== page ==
With sea ice disappearing, walruses in northeast Alaska are taking to land—in droves.
Aerial survey images released by the National Oceanic and Atmospheric Administration show more than 35,000 of the mustachioed marine mammals huddled along the shoreline of a remote barrier island in the Chukchi Sea.
Large walrus haul-outs along the Alaskan coast are a relatively new phenomenon, according to NOAA.
Last year, a walrus pile near the village of Point Lay grew consistently through September. Scientists first discovered 1,500 walruses in a September fly-by. Each subsequent survey found more walruses; by the end of the month, 10,000 were crammed on the beach.
A survey conducted Saturday found more than 35,000 walruses piled up on the beach, with 36 reported dead nearby.
Typically, walruses haul out on ice to rest, but with water temperatures in the North Pacific Ocean some of the warmest on record, sea ice is disappearing.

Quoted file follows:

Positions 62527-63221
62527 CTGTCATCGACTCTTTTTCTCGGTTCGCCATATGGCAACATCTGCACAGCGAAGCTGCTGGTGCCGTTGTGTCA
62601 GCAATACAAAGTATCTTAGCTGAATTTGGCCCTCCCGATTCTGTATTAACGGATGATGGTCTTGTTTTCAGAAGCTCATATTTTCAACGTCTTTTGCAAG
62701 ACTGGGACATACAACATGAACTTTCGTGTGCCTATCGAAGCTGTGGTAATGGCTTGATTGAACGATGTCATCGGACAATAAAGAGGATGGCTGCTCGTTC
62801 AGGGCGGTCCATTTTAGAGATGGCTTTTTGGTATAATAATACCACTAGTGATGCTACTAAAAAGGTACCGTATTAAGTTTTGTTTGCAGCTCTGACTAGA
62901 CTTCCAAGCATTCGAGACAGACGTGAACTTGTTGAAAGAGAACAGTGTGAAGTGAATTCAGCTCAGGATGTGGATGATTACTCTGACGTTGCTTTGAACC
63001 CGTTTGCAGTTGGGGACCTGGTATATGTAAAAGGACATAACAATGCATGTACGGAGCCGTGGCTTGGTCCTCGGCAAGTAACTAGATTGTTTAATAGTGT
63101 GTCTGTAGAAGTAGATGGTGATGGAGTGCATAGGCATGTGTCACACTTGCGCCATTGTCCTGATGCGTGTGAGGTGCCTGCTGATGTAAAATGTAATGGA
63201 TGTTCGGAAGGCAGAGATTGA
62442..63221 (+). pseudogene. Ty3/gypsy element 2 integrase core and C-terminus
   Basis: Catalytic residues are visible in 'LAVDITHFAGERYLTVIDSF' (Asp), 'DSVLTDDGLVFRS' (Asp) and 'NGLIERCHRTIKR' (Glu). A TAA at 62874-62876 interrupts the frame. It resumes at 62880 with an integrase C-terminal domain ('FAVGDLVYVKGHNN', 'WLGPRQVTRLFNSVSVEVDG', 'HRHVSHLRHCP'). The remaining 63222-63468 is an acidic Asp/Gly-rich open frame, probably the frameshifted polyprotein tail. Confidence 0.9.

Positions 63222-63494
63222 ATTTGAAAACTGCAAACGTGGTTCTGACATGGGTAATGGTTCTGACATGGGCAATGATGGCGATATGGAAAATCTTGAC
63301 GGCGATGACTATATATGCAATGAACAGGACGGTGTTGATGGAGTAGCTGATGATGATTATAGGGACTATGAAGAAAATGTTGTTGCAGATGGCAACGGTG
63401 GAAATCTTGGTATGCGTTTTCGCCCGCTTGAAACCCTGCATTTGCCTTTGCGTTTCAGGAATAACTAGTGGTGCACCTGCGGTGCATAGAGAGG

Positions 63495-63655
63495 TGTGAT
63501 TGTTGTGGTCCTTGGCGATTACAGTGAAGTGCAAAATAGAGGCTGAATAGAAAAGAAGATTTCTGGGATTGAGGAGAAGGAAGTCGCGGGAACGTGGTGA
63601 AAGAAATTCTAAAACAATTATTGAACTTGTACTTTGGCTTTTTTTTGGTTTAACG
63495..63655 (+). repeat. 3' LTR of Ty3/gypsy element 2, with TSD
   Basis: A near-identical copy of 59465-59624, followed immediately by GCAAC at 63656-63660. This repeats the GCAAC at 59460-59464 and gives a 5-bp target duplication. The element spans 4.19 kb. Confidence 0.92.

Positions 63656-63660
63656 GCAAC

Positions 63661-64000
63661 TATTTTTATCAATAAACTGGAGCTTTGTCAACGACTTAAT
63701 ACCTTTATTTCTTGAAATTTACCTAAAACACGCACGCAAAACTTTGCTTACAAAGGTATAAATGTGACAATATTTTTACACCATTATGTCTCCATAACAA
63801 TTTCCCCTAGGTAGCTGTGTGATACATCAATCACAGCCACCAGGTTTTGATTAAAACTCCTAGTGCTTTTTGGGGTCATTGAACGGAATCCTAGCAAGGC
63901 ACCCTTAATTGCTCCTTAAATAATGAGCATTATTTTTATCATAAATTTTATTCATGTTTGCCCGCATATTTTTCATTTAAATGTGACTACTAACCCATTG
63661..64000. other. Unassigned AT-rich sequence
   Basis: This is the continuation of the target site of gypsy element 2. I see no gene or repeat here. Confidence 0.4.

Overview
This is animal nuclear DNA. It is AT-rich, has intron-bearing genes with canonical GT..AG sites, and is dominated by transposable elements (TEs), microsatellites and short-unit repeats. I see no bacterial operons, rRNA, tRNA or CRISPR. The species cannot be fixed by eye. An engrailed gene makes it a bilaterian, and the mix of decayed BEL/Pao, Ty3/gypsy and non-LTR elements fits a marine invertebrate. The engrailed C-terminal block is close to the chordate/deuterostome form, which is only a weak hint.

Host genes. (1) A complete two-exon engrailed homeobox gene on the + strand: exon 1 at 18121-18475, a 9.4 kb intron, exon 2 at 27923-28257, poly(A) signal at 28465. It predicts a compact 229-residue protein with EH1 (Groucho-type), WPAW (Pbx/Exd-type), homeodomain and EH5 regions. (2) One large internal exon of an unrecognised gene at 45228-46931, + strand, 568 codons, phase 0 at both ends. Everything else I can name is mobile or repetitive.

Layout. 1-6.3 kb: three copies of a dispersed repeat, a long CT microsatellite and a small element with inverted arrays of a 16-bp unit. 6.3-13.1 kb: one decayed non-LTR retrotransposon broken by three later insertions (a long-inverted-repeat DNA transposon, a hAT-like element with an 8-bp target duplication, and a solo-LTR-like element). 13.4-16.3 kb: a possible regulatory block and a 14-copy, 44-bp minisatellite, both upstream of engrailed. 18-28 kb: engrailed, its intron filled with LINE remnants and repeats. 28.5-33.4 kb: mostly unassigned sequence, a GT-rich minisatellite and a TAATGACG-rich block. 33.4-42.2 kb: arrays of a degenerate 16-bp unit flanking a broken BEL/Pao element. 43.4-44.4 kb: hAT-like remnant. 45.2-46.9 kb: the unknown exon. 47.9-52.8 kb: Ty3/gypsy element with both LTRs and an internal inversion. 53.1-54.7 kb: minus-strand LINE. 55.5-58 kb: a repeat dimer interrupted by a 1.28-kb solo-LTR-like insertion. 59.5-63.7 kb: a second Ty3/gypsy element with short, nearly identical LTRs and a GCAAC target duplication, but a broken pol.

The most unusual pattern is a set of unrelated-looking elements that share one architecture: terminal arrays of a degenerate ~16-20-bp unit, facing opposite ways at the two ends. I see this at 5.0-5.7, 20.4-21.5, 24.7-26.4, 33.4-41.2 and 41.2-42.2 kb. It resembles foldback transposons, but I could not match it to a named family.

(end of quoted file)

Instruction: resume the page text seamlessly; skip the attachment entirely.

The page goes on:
“Due to loss of ice in offshore areas, walruses are foraging in more coastal areas and using beaches for resting,” the NOAA report said.
NOAA first discovered a large haul-out in 2007 in Point Lay, coinciding with an unprecedented loss of sea ice across the Chukchi Sea.
Arctic sea ice reached its smallest extent of the season Sept. 17, and at 1.94 million square miles, it’s the sixth smallest on record.
“The walruses are telling us what the polar bears have told us and what many indigenous people have told us in the Arctic,” Margaret Williams, managing director of the World Wildlife Fund’s Arctic program, told the AP. “And that is that the Arctic environment is changing extremely rapidly, and it is time for the rest of the world to take notice and also to take action to address the root cause of climate change.”